PSNI, MI5 on election agenda
PSNI, MI5 on election agenda

A Sinn Féin delegation last week took part in a conference on policing organised by the Policing Board amid continuing controversy over the issue ahead of next week’s election.

Sinn Féin’s spokesperson on the issue, Gerry Kelly, said the party’s focus is “to ensure that we have a policing service which carries out its duties and responsibilities in a fair and impartial way and which is democratically accountable to the public.”

The event, which took place on Tuesday at the Waterfront Hall in Belfast, was seen as a first step for Sinn Féin in taking its places on the Policing Board, which oversees the PSNI police.

A separate conference on collusion was held a nearby hotel to coincide with the Policing Board event.

Mr Kelly said Sinn Féin was working “to ensure that the type of policing of which collusion was an integral part never happens again, or of it does, that it is promptly exposed and expediently dealt with”.

Peggy O’Hara, the Independent Republican candidate for Foyle, said the PSNI was “irreformable” and called for the establishment of an all-Ireland Commission of Truth, as used in other countries such as South Africa.

“The RUC/PSNI has, since the murder of Samuel Devenney in 1969 through the heyday of its torture centres in the 1970s and 1980s and barefaced collusion with murder gangs, continued its conspiracy of silence,” she said.

“This is very evident in the wake of the recent disclosures of collusion issued by the Ombudsman’s office.

“Can anyone doubt that the targeting and murders of leading H Block / Armagh committee members like Noel Lyttle, Ronnie Bunting, Miriam Daly, John Turnly and the attempted murder of Bernadette Mc Aliskey (as British Paras looked on) were sanctioned at the highest level with Thatcher’s approval?

“These are only the tip of the iceberg. They must be held accountable. And accountability does not begin by joining the very regime that committed these acts.”


Meanwhile, Sinn Féin President Gerry Adams has accused the rival nationalist SDLP of engaging in stunt politics after it staged a protest against operations of British military intelligence (MI5) in the North.

SDLP politicians Alex Attwood, Dolores Kelly, Declan O’Loan and other party candidates erected a sign stating: “MI5 - Spooks Headquarters” outside the secret service’s new 20 million pound headquarters at Holywood, County Down.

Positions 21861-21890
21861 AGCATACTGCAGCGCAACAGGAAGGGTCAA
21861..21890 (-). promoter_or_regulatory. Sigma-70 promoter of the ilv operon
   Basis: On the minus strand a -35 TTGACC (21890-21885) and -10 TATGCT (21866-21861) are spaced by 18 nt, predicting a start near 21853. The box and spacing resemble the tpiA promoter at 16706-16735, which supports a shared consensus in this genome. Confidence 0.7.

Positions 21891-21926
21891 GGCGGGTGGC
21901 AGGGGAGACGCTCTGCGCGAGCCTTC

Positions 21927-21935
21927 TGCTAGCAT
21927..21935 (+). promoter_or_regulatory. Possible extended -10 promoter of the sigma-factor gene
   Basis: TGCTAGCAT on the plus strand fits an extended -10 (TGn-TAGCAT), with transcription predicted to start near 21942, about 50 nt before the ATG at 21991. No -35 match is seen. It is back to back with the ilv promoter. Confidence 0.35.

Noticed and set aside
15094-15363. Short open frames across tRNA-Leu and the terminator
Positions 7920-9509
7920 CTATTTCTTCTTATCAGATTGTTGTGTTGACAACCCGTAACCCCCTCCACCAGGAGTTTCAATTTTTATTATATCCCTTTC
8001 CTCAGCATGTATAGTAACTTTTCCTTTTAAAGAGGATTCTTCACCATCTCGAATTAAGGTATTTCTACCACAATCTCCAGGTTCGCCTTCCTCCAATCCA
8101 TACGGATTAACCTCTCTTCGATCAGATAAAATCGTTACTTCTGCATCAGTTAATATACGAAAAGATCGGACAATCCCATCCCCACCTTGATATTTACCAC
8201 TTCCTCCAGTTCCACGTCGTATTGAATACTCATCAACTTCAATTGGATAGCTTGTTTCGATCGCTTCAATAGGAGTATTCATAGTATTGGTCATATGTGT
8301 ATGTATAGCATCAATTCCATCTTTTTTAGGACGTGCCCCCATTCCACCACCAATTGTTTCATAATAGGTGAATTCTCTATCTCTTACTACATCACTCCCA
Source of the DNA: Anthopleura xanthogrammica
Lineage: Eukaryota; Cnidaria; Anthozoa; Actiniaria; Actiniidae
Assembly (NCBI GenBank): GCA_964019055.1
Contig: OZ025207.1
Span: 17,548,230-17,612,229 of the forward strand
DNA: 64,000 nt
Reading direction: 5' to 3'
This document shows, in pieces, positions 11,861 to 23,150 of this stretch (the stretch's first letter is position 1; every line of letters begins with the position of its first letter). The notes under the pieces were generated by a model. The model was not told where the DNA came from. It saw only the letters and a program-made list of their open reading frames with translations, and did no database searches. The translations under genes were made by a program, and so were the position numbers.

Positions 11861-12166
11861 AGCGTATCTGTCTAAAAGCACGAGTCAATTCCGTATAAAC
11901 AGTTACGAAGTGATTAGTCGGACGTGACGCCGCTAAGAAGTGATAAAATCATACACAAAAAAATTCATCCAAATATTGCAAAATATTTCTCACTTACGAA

They staged the protest after meeting PSNI Chief Hugh Orde to protest the fact that MI5 remained “unaccountable and uncontrolled” in Ireland.

SDLP Upper Bann candidate Ms Kelly said Sinn Féin “instead of pretending that they have won something on MI5” should be working to ensure that the Patten proposals on police reform were fully implemented.

She said neither Mr Adams nor Sinn Féin’s policing spokesman Gerry Kelly gained any concessions from British prime minister Tony Blair in discussions on MI5.

“Gerry Kelly said that the Blair/Adams deal on MI5 gets us ‘a very major step closer’ to getting MI5 out of Ireland. In fact what we are getting is a huge new headquarters and MI5 agents able to operate without any accountability to [police ombudsman] Nuala O’Loan.”

Mr Adams, who was canvassing in Belfast city centre yesterday, was dismissive of the SDLP protest. He said he remembered the last Assembly election when the SDLP claimed it would stop the DUP making political progress.

“How did they deal with that? Mark Durkan stood like an eejit in the middle of the road with a ‘Stop’ sign. So, these are little stunts. They are not serious politics. They are only posturing. What we are about is our agenda. We took MI5 out of civic policing. The SDLP put them into it.

“We don’t want MI5 to play any role in the life of this island. We want civic policing. We want policing as a public service and that’s a concept a lot of people need to get their heads around.”

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© 2007 Irish Republican News